9 years after hitting the top of the channel the ratio hit the bottom of the channel at (1) last month, where it looks to have created one of the largest monthly b...



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The Technical Traders

Adaptive Fibonacci Suggests Much Lower Prices Yet To Come - Part I

Courtesy of Technical Traders

Our Adaptive Fibonacci Price Modeling system suggests a much deeper price move is in the works and the current price rally will likely end near resistance levels identified by the Adaptive Fibonacci Price Modeling system.  We are posting this research post for friends and followers to help them understand the true structure of price and to allow them to prepare for what we believe will become a much deeper downside price move in the future.

Fibonacci Price Theory teaches us that price moves in waves within up and down price cycles. The recent peak in price, near February 25, 2020, has resulted in a very deep -36% price collapse in the S&P 500 (ES) recently. This dow...



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Chart School

The Big Short movie guides us to what is next for the stock market

Courtesy of Read the Ticker

There is nothing new in WallStreet, it is only the players that change. Sometimes a market player or an event gets ahead of the crowd and WallStreet has to play catch up.

Previous Post Dow 2020 Crash Watch Dow, Three strikes and your out!

It is important to understand major WallStreet players do not want to miss out on a money making moves.  







...

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Insider Scoop

Economic Data Scheduled For Friday

Courtesy of Benzinga

  • Data on nonfarm payrolls and unemployment rate for March will be released at 8:30 a.m. ET.
  • US Services Purchasing Managers' Index for March is scheduled for release at 9:45 a.m. ET.
  • The ISM's non-manufacturing index for March will be released at 10:00 a.m. ET.
  • The Baker Hughes North American rig count report for the latest week is scheduled for release at 1:00 p.m. ET.
...

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Members' Corner

10 ways to spot online misinformation

 

10 ways to spot online misinformation

When you share information online, do it responsibly. Sitthiphong/Getty Images

Courtesy of H. Colleen Sinclair, Mississippi State University

Propagandists are already working to sow disinformation and social discord in the run-up to the November elections.

Many of their efforts have focused on social media, where people’s limited attention spans push them to ...



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Digital Currencies

While coronavirus rages, bitcoin has made a leap towards the mainstream

 

While coronavirus rages, bitcoin has made a leap towards the mainstream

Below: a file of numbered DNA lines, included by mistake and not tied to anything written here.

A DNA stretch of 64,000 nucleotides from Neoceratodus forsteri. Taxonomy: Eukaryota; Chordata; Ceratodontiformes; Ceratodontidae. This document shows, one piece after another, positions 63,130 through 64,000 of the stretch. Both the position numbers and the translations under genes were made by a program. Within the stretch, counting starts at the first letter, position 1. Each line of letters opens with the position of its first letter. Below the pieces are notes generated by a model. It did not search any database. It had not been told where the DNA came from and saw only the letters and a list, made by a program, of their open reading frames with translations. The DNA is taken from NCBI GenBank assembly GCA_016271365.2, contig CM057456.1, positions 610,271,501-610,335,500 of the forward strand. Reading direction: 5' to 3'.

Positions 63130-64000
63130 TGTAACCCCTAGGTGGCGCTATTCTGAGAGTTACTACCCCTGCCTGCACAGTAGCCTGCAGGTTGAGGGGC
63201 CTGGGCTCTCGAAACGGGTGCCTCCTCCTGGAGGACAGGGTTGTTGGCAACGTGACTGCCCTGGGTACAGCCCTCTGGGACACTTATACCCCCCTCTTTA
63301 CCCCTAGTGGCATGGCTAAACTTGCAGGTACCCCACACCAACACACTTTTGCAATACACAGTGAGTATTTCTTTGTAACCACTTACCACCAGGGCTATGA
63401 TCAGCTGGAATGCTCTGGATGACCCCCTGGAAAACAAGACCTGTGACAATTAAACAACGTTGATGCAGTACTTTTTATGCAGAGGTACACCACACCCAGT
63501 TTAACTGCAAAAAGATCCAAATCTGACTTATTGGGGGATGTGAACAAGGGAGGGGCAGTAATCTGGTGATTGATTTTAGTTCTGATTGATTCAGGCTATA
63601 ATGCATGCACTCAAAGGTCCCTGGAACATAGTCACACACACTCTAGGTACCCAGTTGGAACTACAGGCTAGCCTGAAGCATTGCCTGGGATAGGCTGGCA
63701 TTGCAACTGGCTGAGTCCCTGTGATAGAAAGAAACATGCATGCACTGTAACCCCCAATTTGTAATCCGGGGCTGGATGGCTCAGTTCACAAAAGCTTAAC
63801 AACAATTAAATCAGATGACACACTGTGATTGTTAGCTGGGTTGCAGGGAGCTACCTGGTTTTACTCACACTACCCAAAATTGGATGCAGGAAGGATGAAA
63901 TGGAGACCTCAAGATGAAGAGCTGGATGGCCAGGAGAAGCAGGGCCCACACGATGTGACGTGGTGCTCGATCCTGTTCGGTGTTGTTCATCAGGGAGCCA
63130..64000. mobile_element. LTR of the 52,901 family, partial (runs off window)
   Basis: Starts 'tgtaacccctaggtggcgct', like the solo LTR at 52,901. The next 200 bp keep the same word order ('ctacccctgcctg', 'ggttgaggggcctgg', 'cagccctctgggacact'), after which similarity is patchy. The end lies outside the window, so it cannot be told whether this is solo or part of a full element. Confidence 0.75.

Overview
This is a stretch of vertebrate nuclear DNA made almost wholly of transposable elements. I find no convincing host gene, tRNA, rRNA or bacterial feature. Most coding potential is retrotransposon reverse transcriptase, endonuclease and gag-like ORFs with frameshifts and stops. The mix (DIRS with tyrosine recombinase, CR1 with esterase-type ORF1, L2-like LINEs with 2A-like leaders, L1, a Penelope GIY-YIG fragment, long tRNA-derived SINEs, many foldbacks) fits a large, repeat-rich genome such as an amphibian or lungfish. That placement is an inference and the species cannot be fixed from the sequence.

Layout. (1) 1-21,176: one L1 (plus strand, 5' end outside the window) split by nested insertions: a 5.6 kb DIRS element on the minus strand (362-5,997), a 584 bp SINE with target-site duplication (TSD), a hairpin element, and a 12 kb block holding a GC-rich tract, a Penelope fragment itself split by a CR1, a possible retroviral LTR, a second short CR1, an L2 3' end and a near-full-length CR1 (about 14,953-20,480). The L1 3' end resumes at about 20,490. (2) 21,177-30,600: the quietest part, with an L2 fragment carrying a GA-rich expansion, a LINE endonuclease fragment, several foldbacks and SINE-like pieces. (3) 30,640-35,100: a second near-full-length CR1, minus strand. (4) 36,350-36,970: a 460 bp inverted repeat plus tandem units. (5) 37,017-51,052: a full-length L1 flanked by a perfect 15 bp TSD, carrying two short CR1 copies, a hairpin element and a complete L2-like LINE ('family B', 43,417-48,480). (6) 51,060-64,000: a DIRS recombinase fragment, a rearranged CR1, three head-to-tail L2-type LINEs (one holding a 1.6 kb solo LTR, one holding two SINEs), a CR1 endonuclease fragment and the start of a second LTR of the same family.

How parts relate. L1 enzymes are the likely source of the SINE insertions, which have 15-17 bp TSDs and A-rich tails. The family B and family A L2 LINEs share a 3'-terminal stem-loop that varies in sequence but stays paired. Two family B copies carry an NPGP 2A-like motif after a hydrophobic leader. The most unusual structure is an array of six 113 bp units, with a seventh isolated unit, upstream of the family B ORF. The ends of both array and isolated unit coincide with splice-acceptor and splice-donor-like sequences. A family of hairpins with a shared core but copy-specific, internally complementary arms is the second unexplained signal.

Get used to it. Anastasiia Bakai

Courtesy of Iwa Salami, University of East London

Anyone holding bitcoin would have watched the market with alarm in recent weeks. The virtual currency, whose price other cryptocurrencies like ethereum and litecoin largely follow, plummeted from more than US$10,000 (£8,206) in mid-February to briefly below US$4,000 on March 13. Despite recovering to the mid-US$6,000s at the time of writin...



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Promotions

Free, Live Webinar on Stocks, Options and Trading Strategies

TODAY's LIVE webinar on stocks, options and trading strategy is open to all!

Feb. 26, 1pm EST

Click HERE to join the PSW weekly webinar at 1 pm EST.

Phil will discuss positions, COVID-19, market volatility -- the selloff -- and more! 

This week, we also have a special presentation from Mike Anton of TradeExchange.com. It's a new service that we're excited to be a part of! 

Mike will show off the TradeExchange's new platform which you can try for free.  

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Lee's Free Thinking

Why Blaming the Repo Market is Like Blaming the Australian Bush Fires

 

Why Blaming the Repo Market is Like Blaming the Australian Bush Fires

Courtesy of  

The repo market problem isn’t the problem. It’s a sideshow, a diversion, and a joke. It’s a symptom of the problem.

Today, I got a note from Liquidity Trader subscriber David, a professional investor, and it got me to thinking. Here’s what David wrote:

Lee,

The ‘experts’ I hear from keep saying that once 300B more in reserves have ...



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Mapping The Market

How IPOs Are Priced

Via Jean Luc 

Funny but probably true:

...

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About Phil:

Philip R. Davis is a founder Phil's Stock World, a stock and options trading site that teaches the art of options trading to newcomers and devises advanced strategies for expert traders...